The counts represent raw numbers, which can be hard to compare between categories. So let's calculate a percentage of the lowest-rating nursing homes, for each category. (Haven't calculated a percentage? Use this exercise .) Before we calculate that percentage, we need to get out of the pivot table mode, though. So do this: Starting with the lower right corner - where you see the number 784, click and hold down the mouse. Be sure to use the cursor that looks like a large plus-sign and not the cursor with arrows. Then drag up and left until you highlight TypeOfOwnership. Let go of the mouse, then use the Home menu item and pick Copy. Then create a new worksheet by clicking on click on the little new worksheet icon at the bottom left. (In the previous version of Excel, use Insert > Worksheet.) | ||

Now, click in the A1 cell once in the new worksheet and choose Home > Paste. (Previous version: Edit > Paste.) Now, we're ready to add a column. Highlight H1 and type in a label, say, "Pct lowest rating" and hit Enter. That will take you to H2, where you are ready to type in the formula for a percentage calculation: =B2/G2. Hit enter, make sure it works, then copy the formula down through row 12: | ||

Next, hit the % symbol in the "ribbon" section to make the numbers prettier and easier to read. In the previous version, you'll go to Format > Cells and choose Percentage, no decimal places. | ||

Now, use your mouse to highlight the column labels, all the nursing home ownership types and all the numbers with the exception of the last row of totals — you don't want to sort your totals. Once you've highlighted correctly, use Data > Sort and find the ownership type with the highest percentage of low-rated nursing homes. Do that by sorting from "Pct lowest rating," Descending. For a detailed tutorial on basic calculations, sorting and other tools, review AHCJ's basic Excel exercise). As time permits, go to AHCJ's data resources, choose Medicare's Nursing Home Compare database page and download the entire stars_overall.xls file, filter the data for your own state — including Illinois, since the practice file might not be the latest — and see what you can find. One advantages of using the pivot table tool is that the underlying data are not changed and that a journalist could make numerous pivot tables to find relevant patterns. For more practice, download and make pivot tables using this practice file: deficiencies_fl.xls. ## Your assignmentFind the nursing home with the most violations included in the file. You'll need to learn one more trick to ease this process — consider it a lesson of understanding how the data are put together. The goal is to make a pivot table with a column of nursing home names, and the count of violations. However, nursing home names are not necessarily unique - so for a computer, a Jones Nursing Home in Miami, for example, is the same as a Jones Nursing Home in Orlando. That would wreak havoc in counting violations by name only! However, there is a distinct identification for each facility - the government's provider number, or in the spreadsheet, the column labeled ProvNum. But that's great for the computer, lousy for humans. So we'll use both. Since the ProvNum is unique, it'll be attached to only one name. So when you get to the interface to add columns, rows and values (data, in the older version), let's add two rows: ProvNum and NursingHomeName and drop ProvNum again in Values, so it would count individual nursing homes. | ||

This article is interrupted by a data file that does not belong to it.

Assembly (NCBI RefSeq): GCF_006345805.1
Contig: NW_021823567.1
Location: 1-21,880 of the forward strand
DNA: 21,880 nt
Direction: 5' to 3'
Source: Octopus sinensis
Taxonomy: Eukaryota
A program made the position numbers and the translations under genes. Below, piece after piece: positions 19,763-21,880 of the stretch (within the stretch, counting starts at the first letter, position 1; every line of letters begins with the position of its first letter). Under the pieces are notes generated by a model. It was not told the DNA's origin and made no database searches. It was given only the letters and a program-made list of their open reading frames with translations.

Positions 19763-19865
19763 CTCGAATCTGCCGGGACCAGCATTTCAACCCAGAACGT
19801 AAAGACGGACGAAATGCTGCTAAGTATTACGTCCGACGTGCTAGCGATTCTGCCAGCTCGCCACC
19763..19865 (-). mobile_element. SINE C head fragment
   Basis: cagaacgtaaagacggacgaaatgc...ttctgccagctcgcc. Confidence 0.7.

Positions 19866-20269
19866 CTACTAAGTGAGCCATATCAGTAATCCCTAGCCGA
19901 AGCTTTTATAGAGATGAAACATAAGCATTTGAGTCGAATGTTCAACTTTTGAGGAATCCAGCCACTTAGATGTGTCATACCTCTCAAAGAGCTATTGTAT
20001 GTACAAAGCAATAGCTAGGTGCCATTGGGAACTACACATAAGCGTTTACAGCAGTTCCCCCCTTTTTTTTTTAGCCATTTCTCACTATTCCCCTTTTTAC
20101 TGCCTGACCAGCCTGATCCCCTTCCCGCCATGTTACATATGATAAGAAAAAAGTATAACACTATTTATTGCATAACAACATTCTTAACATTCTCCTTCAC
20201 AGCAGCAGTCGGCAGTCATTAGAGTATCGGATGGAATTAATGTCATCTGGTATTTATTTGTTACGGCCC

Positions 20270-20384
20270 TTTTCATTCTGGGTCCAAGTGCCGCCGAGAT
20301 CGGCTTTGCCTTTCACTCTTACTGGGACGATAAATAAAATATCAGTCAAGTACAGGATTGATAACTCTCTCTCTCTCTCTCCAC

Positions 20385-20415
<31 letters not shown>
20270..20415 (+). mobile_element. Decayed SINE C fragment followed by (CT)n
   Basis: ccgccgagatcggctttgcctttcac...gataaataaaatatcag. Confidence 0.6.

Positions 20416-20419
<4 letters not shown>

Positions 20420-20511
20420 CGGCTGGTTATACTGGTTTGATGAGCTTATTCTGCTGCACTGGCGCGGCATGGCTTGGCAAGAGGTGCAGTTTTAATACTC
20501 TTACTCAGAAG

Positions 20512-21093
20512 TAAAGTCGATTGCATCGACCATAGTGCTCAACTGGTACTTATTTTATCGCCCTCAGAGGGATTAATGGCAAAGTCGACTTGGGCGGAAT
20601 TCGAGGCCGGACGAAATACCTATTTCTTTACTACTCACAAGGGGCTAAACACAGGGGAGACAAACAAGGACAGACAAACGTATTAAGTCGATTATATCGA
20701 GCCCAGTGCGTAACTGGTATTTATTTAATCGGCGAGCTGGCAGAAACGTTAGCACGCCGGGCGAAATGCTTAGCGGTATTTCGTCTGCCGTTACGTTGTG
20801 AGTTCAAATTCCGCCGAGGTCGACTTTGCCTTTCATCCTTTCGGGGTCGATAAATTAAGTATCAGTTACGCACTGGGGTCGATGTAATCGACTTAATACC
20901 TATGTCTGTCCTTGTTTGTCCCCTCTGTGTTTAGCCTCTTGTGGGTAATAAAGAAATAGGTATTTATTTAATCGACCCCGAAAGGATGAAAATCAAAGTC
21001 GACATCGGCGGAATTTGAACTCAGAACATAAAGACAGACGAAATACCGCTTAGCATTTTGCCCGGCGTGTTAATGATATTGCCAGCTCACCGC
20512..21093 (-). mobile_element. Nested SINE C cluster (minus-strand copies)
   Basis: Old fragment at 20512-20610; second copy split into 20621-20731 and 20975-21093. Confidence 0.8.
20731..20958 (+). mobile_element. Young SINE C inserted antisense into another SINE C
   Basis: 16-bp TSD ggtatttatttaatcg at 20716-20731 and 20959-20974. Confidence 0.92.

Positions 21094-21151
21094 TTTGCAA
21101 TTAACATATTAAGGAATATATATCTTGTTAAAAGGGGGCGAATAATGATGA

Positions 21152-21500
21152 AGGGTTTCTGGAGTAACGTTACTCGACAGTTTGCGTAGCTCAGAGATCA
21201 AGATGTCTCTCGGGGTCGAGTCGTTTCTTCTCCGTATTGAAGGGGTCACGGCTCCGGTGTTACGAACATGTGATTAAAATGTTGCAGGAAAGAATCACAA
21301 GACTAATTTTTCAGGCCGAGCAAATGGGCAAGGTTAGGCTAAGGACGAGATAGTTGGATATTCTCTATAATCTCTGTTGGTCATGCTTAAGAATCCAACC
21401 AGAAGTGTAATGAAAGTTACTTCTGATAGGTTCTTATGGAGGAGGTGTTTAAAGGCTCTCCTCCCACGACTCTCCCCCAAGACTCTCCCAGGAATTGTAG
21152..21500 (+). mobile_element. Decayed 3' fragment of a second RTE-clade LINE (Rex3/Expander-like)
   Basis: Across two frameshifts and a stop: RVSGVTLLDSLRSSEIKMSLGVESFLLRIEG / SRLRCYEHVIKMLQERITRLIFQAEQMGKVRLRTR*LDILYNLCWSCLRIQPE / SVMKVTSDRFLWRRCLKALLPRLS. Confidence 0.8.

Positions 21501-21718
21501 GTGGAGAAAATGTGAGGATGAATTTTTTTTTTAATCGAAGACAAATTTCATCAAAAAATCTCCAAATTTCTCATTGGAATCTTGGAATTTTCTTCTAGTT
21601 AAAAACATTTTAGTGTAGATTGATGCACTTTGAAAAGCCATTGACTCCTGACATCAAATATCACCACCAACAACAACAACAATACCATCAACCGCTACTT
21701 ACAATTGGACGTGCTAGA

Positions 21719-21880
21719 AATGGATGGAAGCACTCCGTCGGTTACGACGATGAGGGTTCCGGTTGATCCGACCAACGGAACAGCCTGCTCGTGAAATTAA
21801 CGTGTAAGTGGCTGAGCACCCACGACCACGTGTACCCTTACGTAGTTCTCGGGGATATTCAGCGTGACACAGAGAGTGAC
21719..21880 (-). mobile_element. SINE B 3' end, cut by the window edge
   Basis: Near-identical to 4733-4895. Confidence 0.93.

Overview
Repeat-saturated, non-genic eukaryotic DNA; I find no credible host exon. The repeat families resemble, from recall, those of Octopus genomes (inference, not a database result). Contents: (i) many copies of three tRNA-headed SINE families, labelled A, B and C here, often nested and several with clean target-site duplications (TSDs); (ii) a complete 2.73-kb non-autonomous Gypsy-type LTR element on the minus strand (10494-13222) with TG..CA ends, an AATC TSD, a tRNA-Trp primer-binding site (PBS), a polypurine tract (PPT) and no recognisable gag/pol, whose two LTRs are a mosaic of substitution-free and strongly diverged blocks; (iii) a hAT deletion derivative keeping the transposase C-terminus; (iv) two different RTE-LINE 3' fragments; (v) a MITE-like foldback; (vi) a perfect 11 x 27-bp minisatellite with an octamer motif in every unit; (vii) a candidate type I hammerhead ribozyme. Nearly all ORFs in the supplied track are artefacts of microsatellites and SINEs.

But as you can tell, it doesn't look great (left). It does a subtotal for each ProvNum, which is simply a repeated number for the line above the subtotal. | ||

So .... Choose Design under the Pivot Table Options and tell it to not show the subtotals:
In the older version of Excel, use the pivot table toolbar (View > Toolbars > Pivot Table). Click on the down-arrow item labeled "Pivot Table" and uncheck the item "Subtotals." | ||

Now, in sorting the data to find the nursing home with the highest count, the first step is to click on the cell that says ProvNum (if you've followed along the instructions, it should be A4). Go to Data and pick the Sort icon. You'll get a dialog box. Pick Descending (since you want to find the highest number) then Count of ProvNum (therefore sorting your data by the count). Tell it OK, and you'll get your list! In the previous version, go to the pivot table toolbar, use the menu item and choose "Sort and Top 10 ... ." Choose Descending and use the field "Count of ProvNum" for your sort. With these tools in hand, you can use filter tools (for example, by city, ZIP codes or level of severity), copying and pasting into new worksheets, performing other calculations in your analysis. |